In the Bible, Jesus never had a problem with either rich people or money. Yes, I know that there is that line about how it is easier for a camel to make it through the eye of a needle than for a rich person to get into heaven. And yes, I know Jesus talked to the young rich man and told him to sell all his possessions and follow him to which the young man responded by crying. And then Jesus said to the disciples See, I told you so! I know all that is in the Bible but I’m going to tell you again. Money and rich people are not what gets Jesus all fired up.
What Jesus had a problem with was when we as the people of God allowed our love of money to distort our vision so much so that we begin to lose sight of the Kingdom of God being realized here on earth. Think about it. When we only think of getting ahead, when we only think of my wants, when we only think about me, me, me, we begin to distort the Word of God. We begin to lose our focus on the wider picture, the picture which reminds us that we are part of the whole Body of Christ here on earth, which calls us to see that all are created in the image of God. When our love of money distorts our vision of what guides our decision as people of faith, that’s when we tend to fail to treat everyone as Beloved Children of God. And soon everything and everyone becomes a thing, becomes something for us to use and abuse, something for us to discard when we are through with it.
This way of thinking, this way of turning everything and everyone into commodities goes against the very character and nature of our God. It goes against our calling as people of faith to bring about healing and wholeness for all of God’s creation. It goes against everything Jesus taught us and showed us during his ministry here on Earth.
You see, once we allow ourselves to be ruled by the almighty dollar, nothing else matters. Soon we don’t care who we hurt, who we crush, who we betray, who we use, just as long as we get ahead. That’s not the way of the Scriptures. That’s not the way of the Kingdom of God. And it is certainly not the way we are called to live as the people of God here on earth in our local and global communities.
As people of faith, we know that our God is a God of abundance. There is more than enough to go around. There is more than enough to share. There is more than enough without anyone going without. As people of faith, we are called to a different narrative, a narrative which is not based in the zero sum game which this world perpetuates. We are called to tell a different narrative, a narrative of equity and community. Because as people of faith, we know that we serve a God which calls us to value each other as Beloved Children of God, to see each other as created in the image of God, as people, not just some statistics or charity cases we pay attention to to make ourselves feel better in the moment.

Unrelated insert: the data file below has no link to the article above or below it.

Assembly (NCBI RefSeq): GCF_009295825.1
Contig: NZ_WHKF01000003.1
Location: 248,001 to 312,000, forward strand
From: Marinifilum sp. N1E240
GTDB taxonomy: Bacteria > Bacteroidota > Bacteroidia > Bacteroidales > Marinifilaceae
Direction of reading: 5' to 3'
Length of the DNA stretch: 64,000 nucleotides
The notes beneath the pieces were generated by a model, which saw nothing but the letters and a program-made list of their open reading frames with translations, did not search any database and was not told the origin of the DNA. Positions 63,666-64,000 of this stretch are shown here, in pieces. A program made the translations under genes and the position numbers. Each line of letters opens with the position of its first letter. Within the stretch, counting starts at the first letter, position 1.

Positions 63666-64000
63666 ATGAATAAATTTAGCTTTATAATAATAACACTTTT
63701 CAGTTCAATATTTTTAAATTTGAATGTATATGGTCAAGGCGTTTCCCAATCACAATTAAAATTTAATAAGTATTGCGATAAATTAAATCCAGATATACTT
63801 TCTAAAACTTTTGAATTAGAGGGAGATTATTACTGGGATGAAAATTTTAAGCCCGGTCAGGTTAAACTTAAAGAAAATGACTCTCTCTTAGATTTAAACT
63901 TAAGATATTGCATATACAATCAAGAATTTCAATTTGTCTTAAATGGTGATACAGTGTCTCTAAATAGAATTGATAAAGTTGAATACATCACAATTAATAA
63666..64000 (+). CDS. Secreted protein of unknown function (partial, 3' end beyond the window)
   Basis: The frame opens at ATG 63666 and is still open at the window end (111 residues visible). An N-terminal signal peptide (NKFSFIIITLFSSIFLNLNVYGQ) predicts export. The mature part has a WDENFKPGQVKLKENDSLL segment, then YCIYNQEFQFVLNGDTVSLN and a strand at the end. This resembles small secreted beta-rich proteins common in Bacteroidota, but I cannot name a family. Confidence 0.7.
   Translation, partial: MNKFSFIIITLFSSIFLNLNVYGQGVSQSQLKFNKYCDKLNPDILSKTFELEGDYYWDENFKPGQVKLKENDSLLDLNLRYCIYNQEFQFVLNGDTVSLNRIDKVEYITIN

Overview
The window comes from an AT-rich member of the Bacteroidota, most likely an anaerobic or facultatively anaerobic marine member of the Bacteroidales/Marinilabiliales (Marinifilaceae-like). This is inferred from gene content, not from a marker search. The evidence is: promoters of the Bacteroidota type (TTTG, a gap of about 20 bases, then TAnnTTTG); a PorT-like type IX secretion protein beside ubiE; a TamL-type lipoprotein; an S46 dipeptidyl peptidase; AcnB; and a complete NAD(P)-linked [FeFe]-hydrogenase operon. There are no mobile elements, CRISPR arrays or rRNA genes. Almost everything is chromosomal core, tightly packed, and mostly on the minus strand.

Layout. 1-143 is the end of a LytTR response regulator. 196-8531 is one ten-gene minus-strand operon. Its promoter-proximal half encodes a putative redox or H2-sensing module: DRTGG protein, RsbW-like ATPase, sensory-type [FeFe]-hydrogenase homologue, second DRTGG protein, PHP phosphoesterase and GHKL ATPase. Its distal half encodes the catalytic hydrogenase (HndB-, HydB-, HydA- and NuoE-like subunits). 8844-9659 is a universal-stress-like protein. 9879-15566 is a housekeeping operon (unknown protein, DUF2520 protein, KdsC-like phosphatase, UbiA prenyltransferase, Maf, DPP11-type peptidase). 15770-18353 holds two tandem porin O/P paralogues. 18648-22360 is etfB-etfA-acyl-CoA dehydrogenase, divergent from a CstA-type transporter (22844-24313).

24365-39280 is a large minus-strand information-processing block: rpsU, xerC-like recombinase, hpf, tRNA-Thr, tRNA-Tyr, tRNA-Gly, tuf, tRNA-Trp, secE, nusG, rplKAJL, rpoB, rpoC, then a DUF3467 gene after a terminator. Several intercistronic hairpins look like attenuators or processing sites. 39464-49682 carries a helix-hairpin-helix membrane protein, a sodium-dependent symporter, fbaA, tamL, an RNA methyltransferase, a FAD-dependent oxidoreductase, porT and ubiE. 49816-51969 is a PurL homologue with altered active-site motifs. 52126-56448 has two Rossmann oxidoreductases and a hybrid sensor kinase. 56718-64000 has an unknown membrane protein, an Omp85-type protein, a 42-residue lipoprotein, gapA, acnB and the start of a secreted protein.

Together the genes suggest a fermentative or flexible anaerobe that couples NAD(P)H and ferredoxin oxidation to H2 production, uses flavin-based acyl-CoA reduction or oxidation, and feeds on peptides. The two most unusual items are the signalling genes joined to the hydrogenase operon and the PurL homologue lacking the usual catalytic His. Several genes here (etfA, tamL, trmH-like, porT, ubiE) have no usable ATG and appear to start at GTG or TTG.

Or let me say it this way…a pastor shared an experience of a mission trip where he and his youth group had a chance to go to a homeless shelter to serve some meals to the residents there. And while doing this, the group had a chance to talk with some of the men. Someone in the group asked what to do when a person on the street approached them for money. And the pastor was shocked by the resident’s answer. The gentleman said, Well you should do what you feel like doing. And if you give money, be fully aware that it may be used for food but just as well it may be used for something else. And then the gentleman said, “Follow your gut. You make that decision. Say yes or say no but treat me like a person. We spend our whole day not being seen. Don’t act like we aren’t there!”
As people of faith, we cannot serve two masters. We cannot serve wealth and still hope, still work to bring about the Kingdom of God here on Earth just as it is in heaven. It is just not possible. What is possible is to know that where our treasure is, there our heart will be. What is possible is for those of us who have a pretty darn comfortable life to start looking at the world, not from our viewpoint but from God’s, to open our hearts, to open our minds. Because when we do, we realize that we don’t like what we see. There is so much injustice. There is so much oppression. There is so much greed ruling our world.
As people of faith what is possible is we can begin to measure our wealth in love and realize that “a system which produces beggars, which produces great divisions between the haves and the have nots, a system which fails to care for its own needs restructuring.” May it be so.
See also: Theology Tuesday for Sunday, March 5, 2023 – How Do You Measure Wealth? Matthew 6:19-24.